The development of carbon capture and storage (CCS) technique aims to reduce the atmospheric concentration of greenhouse gases emitted by industrial activities [1] . The carbon dioxide (CO2) captured from large stationary sources can be safely injected and stored in appropriate geological formations, such as deep saline formations and depleted oil and gas reservoirs [2] . These geological formations are considered as the most stable in the CO2 storage process on long term scale [3] . Four trapping and storing mechanisms are widely discussed in the CCS literature: residual, structural, mineral trapping and hydrodynamic [4] . After CO2 injection, the cover rocks constitute the first barrier preventing the migration of CO2 outer the geological reservoir. Generally, the most effective caprocks are siliciclastics (clay), evaporites (gypsum, anhydrites, halites) and organic-rich rocks [5] . The long-term confinement of CO2 injected in the deep reservoir will be crucially dependent on cap rock and CO2 interaction. The reaction between CO2 and two-caprock samples of carbonate and clay-types has been studied in a laboratory reactor under the conditions of geological storage [6] . It has been shown a change in mineralogical compositions for the two samples. Using gravimetric method, the sorption capacity and kinetics of CO2 have been measured among the clay minerals (montmorillonite, illite, and sepiolite) [7] . A thermodynamic study of CO2 adsorption has been performed on different adsorbents (Clay, Jurassic evaporates and Triassic sandstone) [8] . This study evaluated the best material able to absorb the maximum of CO2 and therefore to optimize the choice of the storage site. The CO2-brine-rock interaction can also generate some new mineral precipitation so as to change the properties of the reservoir. The properties change can influence the physical and chemical retention mechanisms of CO2 (drainage and imbibitions) [9] . Pressure and temperature effects on the reactivity of the host rock minerals with supercritical CO2 have been studied by Regnault et al. [10] . The authors have discussed CO2 storage capacity, mechanical reservoir behavior and chemical alteration. Other experimental studies and theoretical methods have been interested in the forsterite dissolution and magnesite precipitation at geological storage conditions [11] . Their experiments offer insights into the effects of relevant temperature and CO2 pressure levels on mineral dissolution and carbonate precipitation. The chemical modification of the solid phase has been observed by scanning electron microscopy (SEM), infrared spectroscopy (IR), and X-ray diffraction techniques.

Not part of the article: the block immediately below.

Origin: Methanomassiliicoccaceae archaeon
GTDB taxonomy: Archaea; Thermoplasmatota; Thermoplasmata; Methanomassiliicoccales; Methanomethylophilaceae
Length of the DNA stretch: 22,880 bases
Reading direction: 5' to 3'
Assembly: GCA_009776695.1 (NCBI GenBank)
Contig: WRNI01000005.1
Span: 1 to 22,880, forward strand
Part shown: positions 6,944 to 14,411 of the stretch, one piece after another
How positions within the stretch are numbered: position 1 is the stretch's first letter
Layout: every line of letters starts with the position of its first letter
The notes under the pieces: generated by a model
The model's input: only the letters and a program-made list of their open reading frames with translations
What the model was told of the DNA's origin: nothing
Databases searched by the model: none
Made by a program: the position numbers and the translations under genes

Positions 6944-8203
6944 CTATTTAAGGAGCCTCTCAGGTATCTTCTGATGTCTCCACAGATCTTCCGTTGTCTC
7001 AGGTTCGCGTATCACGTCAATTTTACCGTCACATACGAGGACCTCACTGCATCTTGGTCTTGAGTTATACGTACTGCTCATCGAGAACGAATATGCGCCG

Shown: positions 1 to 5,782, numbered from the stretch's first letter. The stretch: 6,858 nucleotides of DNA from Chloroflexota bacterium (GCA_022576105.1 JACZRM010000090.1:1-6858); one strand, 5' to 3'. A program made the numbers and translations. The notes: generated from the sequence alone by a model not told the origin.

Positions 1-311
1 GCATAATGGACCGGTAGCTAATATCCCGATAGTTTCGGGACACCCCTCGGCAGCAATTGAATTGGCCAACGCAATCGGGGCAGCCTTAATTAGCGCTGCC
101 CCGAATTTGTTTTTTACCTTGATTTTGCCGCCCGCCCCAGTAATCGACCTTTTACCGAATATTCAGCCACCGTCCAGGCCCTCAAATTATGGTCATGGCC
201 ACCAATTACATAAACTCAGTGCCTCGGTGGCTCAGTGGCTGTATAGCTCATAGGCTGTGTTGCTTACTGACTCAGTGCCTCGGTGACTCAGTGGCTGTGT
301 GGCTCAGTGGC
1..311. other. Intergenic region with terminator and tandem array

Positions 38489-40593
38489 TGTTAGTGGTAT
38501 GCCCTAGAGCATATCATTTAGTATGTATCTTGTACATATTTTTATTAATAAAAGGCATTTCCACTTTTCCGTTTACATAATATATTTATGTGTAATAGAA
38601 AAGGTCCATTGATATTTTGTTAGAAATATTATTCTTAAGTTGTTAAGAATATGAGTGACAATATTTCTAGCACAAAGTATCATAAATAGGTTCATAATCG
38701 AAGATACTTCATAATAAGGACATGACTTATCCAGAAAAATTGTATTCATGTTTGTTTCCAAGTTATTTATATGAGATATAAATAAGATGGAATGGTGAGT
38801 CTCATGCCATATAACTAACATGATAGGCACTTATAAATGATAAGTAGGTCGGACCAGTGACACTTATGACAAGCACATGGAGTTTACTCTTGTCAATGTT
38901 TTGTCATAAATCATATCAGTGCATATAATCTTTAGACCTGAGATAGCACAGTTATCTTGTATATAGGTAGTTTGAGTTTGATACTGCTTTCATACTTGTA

The clay cover rock was used to determine the change in electrical and capillary forces between clay, CO2 and water [12] . This change leads to chemo-hydro-mechanical phenomena that could facilitate CO2 break and advection through porosity cap rocks. Computational models [13] offer a means of comparing and selecting storage reservoirs (storage capacity, escape potential, risk analysis escape routes and storage). These models require an understanding of minerals clay effects on scales variety. Therefore, it is crucial to understand the cover rocks nature in order to assess the reactivity of these minerals with respect to CO2.